TORONTO -- Teenagers reported engaging in less physical activity than normal during the start of COVID-19’s second wave in the fall of 2020, although older adults saw a slight boost during the same timeframe, according to a new report from Statistics Canada.

The report, which was published Friday, looked at which age groups met the Canadian physical activity recommendations in fall 2020 as compared to fall 2018, long before the pandemic.

It found that the only age group that experienced a drop was youth aged 12-17. In 2018, half of youth in this age group met the physical recommendations, but in 2020, only 37.2 per cent met them.

StatCan believes pandemic school closures and the lack of physical activity through organized sports and other types of recreation are some of explanations for this dip.

There was no overall change in the percentage of adults aged 18-64 who met the physical recommendations, but seniors 65+ saw an increase in their physical activity during the pandemic, with 40 per cent meeting the physical requirements compared to 35 per cent in 2018.

The data comes from the Canadian Community Health Survey, which asks questions on physical activity to assess how closely respondents are to achieving the official recommendations set out for physical activity in the Canadian 24-hour Movement Guidelines.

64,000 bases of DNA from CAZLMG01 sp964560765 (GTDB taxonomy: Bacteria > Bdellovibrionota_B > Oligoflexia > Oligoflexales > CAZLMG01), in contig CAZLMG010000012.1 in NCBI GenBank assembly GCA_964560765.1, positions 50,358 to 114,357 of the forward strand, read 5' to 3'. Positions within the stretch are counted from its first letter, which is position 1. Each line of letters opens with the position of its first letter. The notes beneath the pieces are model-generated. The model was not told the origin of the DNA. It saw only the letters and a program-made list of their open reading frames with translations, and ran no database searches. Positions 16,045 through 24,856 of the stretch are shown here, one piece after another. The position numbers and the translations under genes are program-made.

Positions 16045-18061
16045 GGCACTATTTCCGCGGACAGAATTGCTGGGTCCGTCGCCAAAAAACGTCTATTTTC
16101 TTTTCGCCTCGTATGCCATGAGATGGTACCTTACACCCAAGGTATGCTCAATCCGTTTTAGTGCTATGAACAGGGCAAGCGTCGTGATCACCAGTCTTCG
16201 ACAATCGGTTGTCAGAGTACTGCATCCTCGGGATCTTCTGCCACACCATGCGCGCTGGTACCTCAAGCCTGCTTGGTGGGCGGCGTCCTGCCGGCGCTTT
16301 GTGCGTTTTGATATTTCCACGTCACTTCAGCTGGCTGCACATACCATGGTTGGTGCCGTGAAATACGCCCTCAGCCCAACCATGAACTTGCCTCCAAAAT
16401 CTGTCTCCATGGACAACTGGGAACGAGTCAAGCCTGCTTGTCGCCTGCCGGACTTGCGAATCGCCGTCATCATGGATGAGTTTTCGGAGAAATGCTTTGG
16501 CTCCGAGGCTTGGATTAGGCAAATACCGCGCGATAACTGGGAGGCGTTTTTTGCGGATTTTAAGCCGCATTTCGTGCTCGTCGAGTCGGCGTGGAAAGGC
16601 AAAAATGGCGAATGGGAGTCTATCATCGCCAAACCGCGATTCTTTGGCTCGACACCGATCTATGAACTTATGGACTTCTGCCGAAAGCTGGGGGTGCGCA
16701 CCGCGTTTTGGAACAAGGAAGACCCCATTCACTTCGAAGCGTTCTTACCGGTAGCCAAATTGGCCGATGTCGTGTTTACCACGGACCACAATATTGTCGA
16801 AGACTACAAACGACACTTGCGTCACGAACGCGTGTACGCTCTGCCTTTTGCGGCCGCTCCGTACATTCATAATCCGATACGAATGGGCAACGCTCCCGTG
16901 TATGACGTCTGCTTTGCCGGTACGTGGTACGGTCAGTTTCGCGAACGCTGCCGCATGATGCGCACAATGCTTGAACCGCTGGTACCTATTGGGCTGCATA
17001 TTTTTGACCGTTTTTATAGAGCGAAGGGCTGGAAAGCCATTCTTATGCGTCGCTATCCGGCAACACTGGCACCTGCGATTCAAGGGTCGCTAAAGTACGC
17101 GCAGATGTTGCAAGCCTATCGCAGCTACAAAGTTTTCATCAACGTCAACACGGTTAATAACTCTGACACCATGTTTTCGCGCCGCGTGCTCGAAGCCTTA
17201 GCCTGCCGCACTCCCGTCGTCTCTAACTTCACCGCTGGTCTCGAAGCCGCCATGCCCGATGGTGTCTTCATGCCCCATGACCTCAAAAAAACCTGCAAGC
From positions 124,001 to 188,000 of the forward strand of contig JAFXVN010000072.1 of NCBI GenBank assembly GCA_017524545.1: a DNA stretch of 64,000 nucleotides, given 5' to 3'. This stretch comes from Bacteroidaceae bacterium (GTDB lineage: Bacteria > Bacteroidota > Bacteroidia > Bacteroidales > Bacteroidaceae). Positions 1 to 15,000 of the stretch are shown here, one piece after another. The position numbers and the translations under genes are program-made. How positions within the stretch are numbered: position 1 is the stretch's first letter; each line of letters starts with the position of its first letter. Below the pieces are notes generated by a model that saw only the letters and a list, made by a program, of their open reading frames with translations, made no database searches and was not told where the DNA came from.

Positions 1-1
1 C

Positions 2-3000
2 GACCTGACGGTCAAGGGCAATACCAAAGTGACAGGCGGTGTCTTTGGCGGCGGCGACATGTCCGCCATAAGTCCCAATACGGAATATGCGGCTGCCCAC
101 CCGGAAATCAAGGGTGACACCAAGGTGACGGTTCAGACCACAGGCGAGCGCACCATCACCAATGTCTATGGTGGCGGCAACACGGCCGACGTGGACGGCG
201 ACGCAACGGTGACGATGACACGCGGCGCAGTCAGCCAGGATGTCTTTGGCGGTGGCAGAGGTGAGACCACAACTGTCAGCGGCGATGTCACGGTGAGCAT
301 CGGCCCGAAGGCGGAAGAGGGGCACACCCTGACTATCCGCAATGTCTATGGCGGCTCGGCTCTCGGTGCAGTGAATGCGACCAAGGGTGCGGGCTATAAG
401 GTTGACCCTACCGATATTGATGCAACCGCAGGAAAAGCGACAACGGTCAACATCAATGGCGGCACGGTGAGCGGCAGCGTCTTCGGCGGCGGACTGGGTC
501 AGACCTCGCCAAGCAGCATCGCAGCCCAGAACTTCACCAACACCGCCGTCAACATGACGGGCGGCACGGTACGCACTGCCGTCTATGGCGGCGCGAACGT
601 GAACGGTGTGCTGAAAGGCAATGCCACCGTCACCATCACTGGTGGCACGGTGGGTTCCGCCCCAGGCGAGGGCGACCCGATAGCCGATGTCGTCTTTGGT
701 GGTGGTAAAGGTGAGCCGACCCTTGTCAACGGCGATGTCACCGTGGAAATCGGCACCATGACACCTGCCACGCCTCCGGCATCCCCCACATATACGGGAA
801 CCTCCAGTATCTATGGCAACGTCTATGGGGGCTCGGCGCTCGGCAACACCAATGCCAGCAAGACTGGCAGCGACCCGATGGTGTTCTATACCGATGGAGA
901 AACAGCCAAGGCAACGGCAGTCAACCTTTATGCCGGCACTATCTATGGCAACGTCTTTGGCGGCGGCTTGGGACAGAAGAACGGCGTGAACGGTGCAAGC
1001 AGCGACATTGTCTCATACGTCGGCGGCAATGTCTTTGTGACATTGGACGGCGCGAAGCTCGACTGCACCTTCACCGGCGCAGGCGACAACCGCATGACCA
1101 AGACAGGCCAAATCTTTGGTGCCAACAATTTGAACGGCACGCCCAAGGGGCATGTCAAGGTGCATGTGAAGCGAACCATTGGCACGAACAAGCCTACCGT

In the survey, youth were asked to report on four sources of physical activity: activity from transporting themselves from place to place (walking, biking, etc.), recreation, school classes such as gym class, and household chores.

Compared to the 2018 data, in 2020 youth who were surveyed reported “significantly fewer average daily minutes” of physical activity in the categories of school and recreation.

“Physical activity from recreation decreased from an average of 27.0 minutes per day in 2018 to 20.3 minutes in 2020, and the average time spent on physical activity at school fell from 24.7 to 13.0 minutes per day,” the report stated.

Adults who were 65 years of age and older saw the biggest increase in the active transportation section, from 8.5 minutes of daily activity in 2018 to 11.1 minutes, as well as in the section for household chores or work, increasing from 7 minutes per day to 10.3 minutes.

Adults aged 18-64 reported a mild uptick in recreational physical activity in 2020 as opposed to 2018, but the difference was merely by a couple minutes a day.

In general, adults who reported working from home in 2020 due to the pandemic also reported less minutes of daily physical activity overall than those who did not.

“However, workers who worked from home due to the pandemic reported more minutes of physical activity from recreation,” the report stated.

“This suggests that workers who worked from home due to the pandemic may have been able to transition to other forms of physical activity, such as at-home workouts or recreational walks in their neighbourhoods.”

The Canadian 24-hour Movement Guidelines were developed in 2020 to set age-specific guidelines for physical activity, sedentary behaviour and sleep.